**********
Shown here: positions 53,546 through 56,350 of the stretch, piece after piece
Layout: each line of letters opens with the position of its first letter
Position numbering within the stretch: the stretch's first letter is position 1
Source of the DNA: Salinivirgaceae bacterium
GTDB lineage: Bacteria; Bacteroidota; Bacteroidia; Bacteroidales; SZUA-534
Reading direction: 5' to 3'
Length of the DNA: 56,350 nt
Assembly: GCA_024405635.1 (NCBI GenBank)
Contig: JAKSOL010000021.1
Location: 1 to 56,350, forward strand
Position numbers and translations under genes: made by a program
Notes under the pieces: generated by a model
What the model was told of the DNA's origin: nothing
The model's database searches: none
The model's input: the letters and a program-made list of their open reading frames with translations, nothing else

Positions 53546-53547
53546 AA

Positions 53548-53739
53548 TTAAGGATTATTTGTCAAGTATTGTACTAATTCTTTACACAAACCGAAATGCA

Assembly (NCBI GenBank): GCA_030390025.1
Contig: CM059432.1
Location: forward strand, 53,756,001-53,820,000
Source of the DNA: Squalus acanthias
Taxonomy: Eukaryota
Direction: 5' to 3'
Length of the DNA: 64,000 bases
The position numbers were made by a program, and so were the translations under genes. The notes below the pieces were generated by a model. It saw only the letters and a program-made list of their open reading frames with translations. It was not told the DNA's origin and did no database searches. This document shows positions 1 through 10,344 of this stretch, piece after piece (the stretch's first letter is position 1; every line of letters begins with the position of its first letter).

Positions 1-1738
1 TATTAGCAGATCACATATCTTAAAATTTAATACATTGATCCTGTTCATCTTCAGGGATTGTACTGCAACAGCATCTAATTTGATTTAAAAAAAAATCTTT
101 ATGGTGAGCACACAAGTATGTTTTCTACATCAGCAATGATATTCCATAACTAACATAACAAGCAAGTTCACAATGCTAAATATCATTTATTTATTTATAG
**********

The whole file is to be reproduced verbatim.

Shown here: positions 53,546 through 56,350 of the stretch, piece after piece
Layout: each line of letters opens with the position of its first letter
Position numbering within the stretch: the stretch's first letter is position 1
Source of the DNA: Salinivirgaceae bacterium
GTDB lineage: Bacteria; Bacteroidota; Bacteroidia; Bacteroidales; SZUA-534
Reading direction: 5' to 3'
Length of the DNA: 56,350 nt
Assembly: GCA_024405635.1 (NCBI GenBank)
Contig: JAKSOL010000021.1
Location: 1 to 56,350, forward strand
Position numbers and translations under genes: made by a program
Notes under the pieces: generated by a model
What the model was told of the DNA's origin: nothing
The model's database searches: none
The model's input: the letters and a program-made list of their open reading frames with translations, nothing else

Positions 53546-53547
53546 AA

Positions 53548-53739
53548 TTAAGGATTATTTGTCAAGTATTGTACTAATTCTTTACACAAACCGAAATGCA

Assembly (NCBI GenBank): GCA_030390025.1
Contig: CM059432.1
Location: forward strand, 53,756,001-53,820,000
Source of the DNA: Squalus acanthias
Taxonomy: Eukaryota
Direction: 5' to 3'
Length of the DNA: 64,000 bases
The position numbers were made by a program, and so were the translations under genes. The notes below the pieces were generated by a model. It saw only the letters and a program-made list of their open reading frames with translations. It was not told the DNA's origin and did no database searches. This document shows positions 1 through 10,344 of this stretch, piece after piece (the stretch's first letter is position 1; every line of letters begins with the position of its first letter).

Positions 1-1738
1 TATTAGCAGATCACATATCTTAAAATTTAATACATTGATCCTGTTCATCTTCAGGGATTGTACTGCAACAGCATCTAATTTGATTTAAAAAAAAATCTTT
101 ATGGTGAGCACACAAGTATGTTTTCTACATCAGCAATGATATTCCATAACTAACATAACAAGCAAGTTCACAATGCTAAATATCATTTATTTATTTATAG